New Year, New Focus: Women’s Leadership Program Kicks Off 2019 with Helen Rothberg and “How to Get Where You Are Going”
February 4, 2019—For more than a decade, Marist’s Women’s Mentoring Program has served as a community within a community, connecting experienced mentors with mentees at the beginning of their professional careers. What began in 2008 with six pairs of mentor/mentees eventually grew to more than 80 participating female administrators, building a culture of mentorship, enhancing Marist’s sense of community, and providing a diverse array of professional development opportunities. Mentees had the chance to work one-on-one with more experienced professionals, receiving guidance and encouragement. Mentors could share their hard-earned wisdom and take an active role in shaping the College’s new generation of leaders.
Run by a steering committee of administrators from across campus, the Women’s Mentoring Program arranged regular lectures and workshops on topics such as communication skills, public speaking, cultural competency, personal branding, managing stress, and more. Guest speakers included successful alumnae like Kelsey Donohue ’13, Aisha Kutter ’00 and Amanda Augustine ’04. Feedback gleaned from surveys documents the positive impact the Women’s Mentoring Program has had: “Thanks to everyone who has made this such a valuable and dynamic program!” “[My mentor] has been that positive force pushing me to do more and continue to grow and expand my horizons.” “I am in awe of [my mentee’s] many talents and professional commitment, and of her great dedication…she can surely be a future leader of Marist.” Years later, many of the group’s original mentor-mentee pairs continue to meet regularly, reinforcing the strong sense of community created.
In 2018, the steering committee determined that the culture of female mentorship was established enough that it could redirect its energies. Thus, the time committee members once spent facilitating mentoring match-ups has been reallocated to planning leadership development opportunities. Now known as the Women’s Leadership Program, the group is open to all female administrators at Marist. The steering committee is comprised of Rebecca Albitz, Director of the James A. Cannavino Library; Leslie Bates, Editor for College Advancement; Elizabeth Donohue, Associate Athletic Director/Senior Woman Administrator; Eva Jackson, Director of Employee Relations; Erin McGuinness, Benefits Manager; Renee Springate-Lewis, Associate Director, Enrollment Technologies and Systems; Elisabeth Tavarez, Assistant Vice President for College Marketing and Communication; and Joey Wall, Director, Media & Instructional Technology. They are joined by local consultant Carol Heady, President of Learning and Performance Solutions.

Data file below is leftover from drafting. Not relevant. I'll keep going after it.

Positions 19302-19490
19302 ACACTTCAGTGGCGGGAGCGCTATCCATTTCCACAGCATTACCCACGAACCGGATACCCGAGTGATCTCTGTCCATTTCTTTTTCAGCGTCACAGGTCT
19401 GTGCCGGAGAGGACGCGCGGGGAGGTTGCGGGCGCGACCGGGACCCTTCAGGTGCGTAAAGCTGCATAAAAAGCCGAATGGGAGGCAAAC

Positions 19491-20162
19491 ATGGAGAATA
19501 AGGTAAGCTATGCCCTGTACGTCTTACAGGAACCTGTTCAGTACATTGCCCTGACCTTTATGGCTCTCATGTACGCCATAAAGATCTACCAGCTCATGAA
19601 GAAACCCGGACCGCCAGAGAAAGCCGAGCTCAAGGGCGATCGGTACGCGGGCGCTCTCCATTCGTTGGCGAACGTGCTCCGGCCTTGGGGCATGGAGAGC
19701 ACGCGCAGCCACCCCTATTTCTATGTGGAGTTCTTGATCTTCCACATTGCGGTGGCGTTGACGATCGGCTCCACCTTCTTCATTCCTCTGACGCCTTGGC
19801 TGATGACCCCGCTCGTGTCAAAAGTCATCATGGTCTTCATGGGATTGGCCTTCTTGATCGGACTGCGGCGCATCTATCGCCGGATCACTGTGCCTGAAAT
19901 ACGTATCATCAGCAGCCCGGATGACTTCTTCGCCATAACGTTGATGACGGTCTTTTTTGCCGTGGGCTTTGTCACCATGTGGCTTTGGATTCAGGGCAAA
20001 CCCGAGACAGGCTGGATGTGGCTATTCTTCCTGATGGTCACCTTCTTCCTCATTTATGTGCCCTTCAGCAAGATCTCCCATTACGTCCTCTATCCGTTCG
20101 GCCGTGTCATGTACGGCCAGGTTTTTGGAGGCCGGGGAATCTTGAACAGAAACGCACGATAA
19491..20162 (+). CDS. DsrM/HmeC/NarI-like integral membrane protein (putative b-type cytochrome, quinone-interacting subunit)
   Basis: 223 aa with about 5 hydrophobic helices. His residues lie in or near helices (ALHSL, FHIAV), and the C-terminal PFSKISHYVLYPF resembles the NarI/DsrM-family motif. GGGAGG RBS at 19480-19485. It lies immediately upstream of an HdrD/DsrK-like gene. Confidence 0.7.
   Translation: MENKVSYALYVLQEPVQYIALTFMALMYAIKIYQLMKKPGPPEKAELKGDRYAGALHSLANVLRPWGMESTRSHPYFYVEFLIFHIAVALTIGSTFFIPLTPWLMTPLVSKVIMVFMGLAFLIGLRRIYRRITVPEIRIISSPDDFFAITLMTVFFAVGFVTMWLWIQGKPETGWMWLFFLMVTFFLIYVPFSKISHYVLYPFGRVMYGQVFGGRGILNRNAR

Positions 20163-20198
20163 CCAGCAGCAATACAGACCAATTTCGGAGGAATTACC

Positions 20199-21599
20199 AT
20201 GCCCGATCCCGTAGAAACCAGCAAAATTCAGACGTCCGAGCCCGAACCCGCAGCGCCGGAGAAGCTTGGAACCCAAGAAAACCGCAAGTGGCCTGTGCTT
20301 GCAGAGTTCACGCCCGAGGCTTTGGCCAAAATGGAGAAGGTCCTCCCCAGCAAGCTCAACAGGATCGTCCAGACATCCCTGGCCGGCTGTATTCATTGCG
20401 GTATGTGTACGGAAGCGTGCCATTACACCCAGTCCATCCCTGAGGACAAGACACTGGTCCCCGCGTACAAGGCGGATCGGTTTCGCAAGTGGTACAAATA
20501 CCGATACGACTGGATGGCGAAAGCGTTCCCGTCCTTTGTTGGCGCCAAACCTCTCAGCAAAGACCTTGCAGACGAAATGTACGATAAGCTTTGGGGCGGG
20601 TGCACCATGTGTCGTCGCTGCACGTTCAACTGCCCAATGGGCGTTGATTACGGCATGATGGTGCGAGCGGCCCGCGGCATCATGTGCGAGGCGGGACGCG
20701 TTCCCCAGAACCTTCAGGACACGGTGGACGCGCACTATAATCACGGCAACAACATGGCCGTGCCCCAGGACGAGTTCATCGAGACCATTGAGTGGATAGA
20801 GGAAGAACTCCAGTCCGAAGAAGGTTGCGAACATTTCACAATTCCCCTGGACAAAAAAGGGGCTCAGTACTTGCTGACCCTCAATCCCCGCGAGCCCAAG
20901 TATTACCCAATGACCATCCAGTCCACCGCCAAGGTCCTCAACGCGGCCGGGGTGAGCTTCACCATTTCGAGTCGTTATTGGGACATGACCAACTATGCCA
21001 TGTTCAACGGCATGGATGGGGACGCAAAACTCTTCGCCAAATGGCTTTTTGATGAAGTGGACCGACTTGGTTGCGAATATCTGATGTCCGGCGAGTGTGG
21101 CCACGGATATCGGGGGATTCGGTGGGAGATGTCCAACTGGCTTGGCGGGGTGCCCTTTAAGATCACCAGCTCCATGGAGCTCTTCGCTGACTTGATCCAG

On January 28, the Women’s Leadership Program kicked off its new phase with an interactive workshop for 60 women led by Professor of Strategy Helen Rothberg, author of The Perfect Mix: Everything I Know About Leadership I Learned as a Bartender and a frequent speaker at corporate events. Rothberg’s workshop was entitled “How To Get Where You Are Going,” and all attendees received a copy of The Perfect Mix for inspiration. Her central message? That you cannot lead yourself without a vision and that life should be more than simply putting one foot in front of another each day. But doing this takes time, honest reflection, and commitment.
Rothberg structured the workshop as a visioning exercise, challenging attendees to imagine where they see themselves in three years and what it would take to get there. She encouraged participants to begin from the premise, “You’re better than you’ll ever know.” Exercises included a personal SWOT analysis, with each attendee listing their strengths, weaknesses, opportunities, and threats as they relate to realizing the vision they identified, whether in their personal or professional lives. She noted that each person will have their own schedule for achieving their vision, with some ready to pursue it immediately, and some needing to address roadblocks or challenges. Setbacks are to be expected, even embraced. Said Rothberg, “Sometimes you learn more from what didn’t work than from what did. If you do mess up, own it, learn the lesson, and move on.”
Rothberg’s philosophy for leading yourself can be summarized by the acronym ADVICE: action, determination, vision, integrity, communication, and empathy. And in the era of #MeToo, she emphasized the importance of women succeeding and having a place at the table: “Lead yourself to your vision because you can. Because we need you to. It’s our time, and there’s no better investment than an investment in yourself.”
In the spring semester, the Women’s Leadership Program is planning a number of additional programs on topics including identifying what type of leader you are and understanding microaggressions. Says steering committee member Wall, who arranged for Rothberg to speak, “We look forward to planning programming that will help female administrators at Marist develop the competencies they need to be good leaders.” More information on the program can be found at: https://www.marist.edu/human-resources/marist-womens-leadership-program.